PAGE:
Loren Cordain claims that the ability of adult northern Europeans to digest lactose sugar is a fairly recent adaptation that may have become widespread in just the last few hundred generations of humans.

Commentary: There are calculations which estimate how long it took to increase the gene for adult lactase persistence (ALP) in northern Europeans from a pre-agricultural incidence rate of 5% to its present rate of approximately 70% [Aoki 1991]. (Note: The enzyme lactase is required to digest the sugar lactose in milk, and normally is not produced in significant quantity in human beings after weaning.) In order for the gene frequency to increase from 0.05 to 0.70 within the 250 generations which have occurred since the advent of dairying, a selective advantage in excess of 5% may have been required [Aoki 1991].

Therefore, some genetic changes can occur quite rapidly, particularly in polymorphic genes (those with more than one variant of the gene already in existence) with wide variability in their phenotypic expression. ("Phenotypic expression" means the physical characteristic(s) which a gene produces.) Because humans normally maintain lactase activity in their guts until weaning (approximately 4 years of age in modern-day hunter-gatherers), the type of genetic change (neoteny) required for adult lactase maintenance can occur quite rapidly if there is sufficient selective pressure. Maintenance of childlike genetic characteristics (neoteny) is what occurred with the geologically rapid domestication of the dog during the late Pleistocene and Mesolithic [Budiansky 1992].

Domestication of animals for milk began only about 6,000 years ago and so the selection for adult human lactase enzyme synthesis began only then.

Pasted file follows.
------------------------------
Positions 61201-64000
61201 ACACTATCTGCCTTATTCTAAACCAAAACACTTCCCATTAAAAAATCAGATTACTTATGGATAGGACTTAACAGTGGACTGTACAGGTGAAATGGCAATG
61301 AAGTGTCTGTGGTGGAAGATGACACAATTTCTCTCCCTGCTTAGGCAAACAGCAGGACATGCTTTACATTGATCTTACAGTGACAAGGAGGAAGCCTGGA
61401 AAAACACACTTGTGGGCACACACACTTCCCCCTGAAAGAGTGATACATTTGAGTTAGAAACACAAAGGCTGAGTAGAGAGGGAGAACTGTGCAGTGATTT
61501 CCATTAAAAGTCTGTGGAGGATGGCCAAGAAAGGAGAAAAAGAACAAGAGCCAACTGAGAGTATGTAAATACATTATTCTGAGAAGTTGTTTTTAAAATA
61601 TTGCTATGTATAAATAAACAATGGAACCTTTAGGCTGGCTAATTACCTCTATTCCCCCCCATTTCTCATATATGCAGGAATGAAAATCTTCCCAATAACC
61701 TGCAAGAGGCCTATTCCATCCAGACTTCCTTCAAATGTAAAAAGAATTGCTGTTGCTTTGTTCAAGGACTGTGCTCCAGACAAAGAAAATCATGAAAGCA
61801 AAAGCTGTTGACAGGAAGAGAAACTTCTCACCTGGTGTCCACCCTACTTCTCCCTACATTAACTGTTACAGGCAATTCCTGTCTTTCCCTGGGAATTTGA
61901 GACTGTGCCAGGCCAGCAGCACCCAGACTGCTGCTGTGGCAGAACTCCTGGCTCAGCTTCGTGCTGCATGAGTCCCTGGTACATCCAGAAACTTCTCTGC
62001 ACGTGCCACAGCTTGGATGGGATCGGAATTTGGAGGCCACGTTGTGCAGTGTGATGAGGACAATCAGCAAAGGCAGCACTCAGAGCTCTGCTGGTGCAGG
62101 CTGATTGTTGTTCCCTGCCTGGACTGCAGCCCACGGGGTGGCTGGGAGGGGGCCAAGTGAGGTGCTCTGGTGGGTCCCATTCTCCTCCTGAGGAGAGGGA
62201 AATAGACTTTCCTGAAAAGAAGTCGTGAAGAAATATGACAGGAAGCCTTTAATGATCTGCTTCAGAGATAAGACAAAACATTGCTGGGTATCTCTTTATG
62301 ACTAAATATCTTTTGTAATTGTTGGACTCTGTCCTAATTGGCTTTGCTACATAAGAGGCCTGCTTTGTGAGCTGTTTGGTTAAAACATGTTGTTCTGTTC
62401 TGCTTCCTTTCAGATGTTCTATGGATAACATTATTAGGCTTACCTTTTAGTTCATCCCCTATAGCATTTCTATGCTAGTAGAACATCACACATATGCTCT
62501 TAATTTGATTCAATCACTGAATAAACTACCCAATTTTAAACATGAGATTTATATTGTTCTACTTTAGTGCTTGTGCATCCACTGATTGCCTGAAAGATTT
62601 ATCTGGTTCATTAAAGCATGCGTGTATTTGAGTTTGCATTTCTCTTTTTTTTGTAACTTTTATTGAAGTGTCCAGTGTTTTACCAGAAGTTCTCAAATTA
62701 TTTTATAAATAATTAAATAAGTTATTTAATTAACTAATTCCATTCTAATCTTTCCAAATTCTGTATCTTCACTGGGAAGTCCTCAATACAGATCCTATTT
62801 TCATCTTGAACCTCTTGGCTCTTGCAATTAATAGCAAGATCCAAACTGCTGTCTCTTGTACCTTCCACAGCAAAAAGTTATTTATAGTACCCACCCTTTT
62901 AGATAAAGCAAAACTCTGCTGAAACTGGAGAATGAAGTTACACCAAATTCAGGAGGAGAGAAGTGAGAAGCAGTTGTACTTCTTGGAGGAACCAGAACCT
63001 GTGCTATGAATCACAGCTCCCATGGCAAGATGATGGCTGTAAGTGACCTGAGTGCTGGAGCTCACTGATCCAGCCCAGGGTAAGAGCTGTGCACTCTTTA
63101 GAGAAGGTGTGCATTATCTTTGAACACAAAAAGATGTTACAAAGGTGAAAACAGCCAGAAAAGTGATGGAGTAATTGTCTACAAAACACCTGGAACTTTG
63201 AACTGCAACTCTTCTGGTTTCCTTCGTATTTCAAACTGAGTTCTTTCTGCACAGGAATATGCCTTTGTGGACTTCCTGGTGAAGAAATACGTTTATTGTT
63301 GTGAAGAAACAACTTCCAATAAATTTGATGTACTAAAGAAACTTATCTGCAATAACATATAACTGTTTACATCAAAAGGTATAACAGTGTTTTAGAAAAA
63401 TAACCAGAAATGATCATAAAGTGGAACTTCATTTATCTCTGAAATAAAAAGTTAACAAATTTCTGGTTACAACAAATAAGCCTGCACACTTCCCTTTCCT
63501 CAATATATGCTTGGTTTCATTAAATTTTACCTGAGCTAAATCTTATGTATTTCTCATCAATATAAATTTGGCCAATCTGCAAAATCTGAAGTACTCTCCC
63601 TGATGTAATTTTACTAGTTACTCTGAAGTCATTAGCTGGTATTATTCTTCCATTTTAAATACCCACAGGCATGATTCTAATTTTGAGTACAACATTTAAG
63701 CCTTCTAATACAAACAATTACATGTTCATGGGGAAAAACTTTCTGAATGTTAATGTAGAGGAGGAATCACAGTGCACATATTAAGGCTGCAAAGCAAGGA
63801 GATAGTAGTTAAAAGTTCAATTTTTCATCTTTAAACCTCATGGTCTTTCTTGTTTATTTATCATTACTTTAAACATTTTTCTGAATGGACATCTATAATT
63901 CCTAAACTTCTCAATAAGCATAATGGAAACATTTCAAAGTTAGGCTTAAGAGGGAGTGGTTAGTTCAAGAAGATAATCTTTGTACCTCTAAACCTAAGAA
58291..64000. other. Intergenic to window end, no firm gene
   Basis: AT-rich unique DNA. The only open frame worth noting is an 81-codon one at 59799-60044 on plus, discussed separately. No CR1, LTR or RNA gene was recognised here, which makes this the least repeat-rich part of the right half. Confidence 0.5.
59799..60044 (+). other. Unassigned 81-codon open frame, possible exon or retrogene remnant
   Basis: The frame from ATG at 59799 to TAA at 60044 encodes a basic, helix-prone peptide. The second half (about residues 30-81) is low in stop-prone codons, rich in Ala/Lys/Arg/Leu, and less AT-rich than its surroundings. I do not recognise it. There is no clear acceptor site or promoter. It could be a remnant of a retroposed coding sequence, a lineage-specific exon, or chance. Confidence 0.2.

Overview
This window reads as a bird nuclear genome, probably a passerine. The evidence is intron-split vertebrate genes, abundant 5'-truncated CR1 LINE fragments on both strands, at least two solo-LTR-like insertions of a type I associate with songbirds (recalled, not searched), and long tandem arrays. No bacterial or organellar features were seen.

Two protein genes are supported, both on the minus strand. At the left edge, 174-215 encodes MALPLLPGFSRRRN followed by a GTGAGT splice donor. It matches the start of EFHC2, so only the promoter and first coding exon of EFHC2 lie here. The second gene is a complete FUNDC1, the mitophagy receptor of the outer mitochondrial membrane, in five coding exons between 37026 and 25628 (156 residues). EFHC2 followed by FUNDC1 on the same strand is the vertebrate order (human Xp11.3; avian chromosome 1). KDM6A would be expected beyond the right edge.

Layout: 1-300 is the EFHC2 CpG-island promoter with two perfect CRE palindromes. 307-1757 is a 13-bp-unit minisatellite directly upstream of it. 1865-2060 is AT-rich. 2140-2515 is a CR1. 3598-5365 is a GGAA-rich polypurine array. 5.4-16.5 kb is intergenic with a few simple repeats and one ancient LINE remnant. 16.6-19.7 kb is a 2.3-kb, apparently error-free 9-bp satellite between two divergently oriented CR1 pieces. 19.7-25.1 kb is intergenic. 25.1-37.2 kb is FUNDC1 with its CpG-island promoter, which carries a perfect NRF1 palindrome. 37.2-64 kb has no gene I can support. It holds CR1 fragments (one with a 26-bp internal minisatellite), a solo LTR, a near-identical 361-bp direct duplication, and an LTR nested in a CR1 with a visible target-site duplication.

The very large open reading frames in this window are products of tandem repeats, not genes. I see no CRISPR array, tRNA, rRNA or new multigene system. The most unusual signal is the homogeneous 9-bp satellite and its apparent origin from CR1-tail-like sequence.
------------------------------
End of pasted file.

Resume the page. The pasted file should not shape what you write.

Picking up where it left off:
Influence of human culture on genetic selection pressures. However--and this is where it gets interesting--those population groups that do retain the ability to produce lactase and digest milk into adulthood are those descended from the very people who first began domesticating animals for milking during the Neolithic period several thousand years ago.[119] (The earliest milking populations in Europe, Asia, and Africa began the practice probably around 4,000 B.C.[120]) And even more interestingly, in population groups where cultural changes have created "selection pressure" for adapting to certain behavior--such as drinking milk in this case--the rate of genetic adaptation to such changes significantly increases. In this case, the time span for widespread prevalence of the gene for lactose tolerance within milking population groups has been estimated at approximately 1,150 years[121]--a very short span of time in evolutionary terms.

It is worth noting that domestication of milk animals was such a large selective advantage that it could cause the mutation for lactase expression in adults to be selected for in a relatively short period of time. But since the selective pressure for adult lactase expression was very strong this suggests than any kind of behavior or other aspect of human physiology that was beneficial for doing milk animal herding and protection of milk animals would also have been selected for very strongly at the same time that adult lactase expression was being selected for. We have to consider the possibility that personality types more suited for the herding-tending and herd-protection may have been fundamentally different than the personality types most suited for a hunter-gatherer lifestyle that involved no use of milk animals.

Another post-Africa adaptation in humans is the spread of a mitochondrial mutation for generating more heat in colder weather.

These lineages are not found at all in Africans but occur in 14 percent of people in temperate zones and in 75 percent of those inhabiting Arctic zones. Wallace and his colleagues say this correlation is evidence that the lineages were positively selected because they help the body generate more heat.

...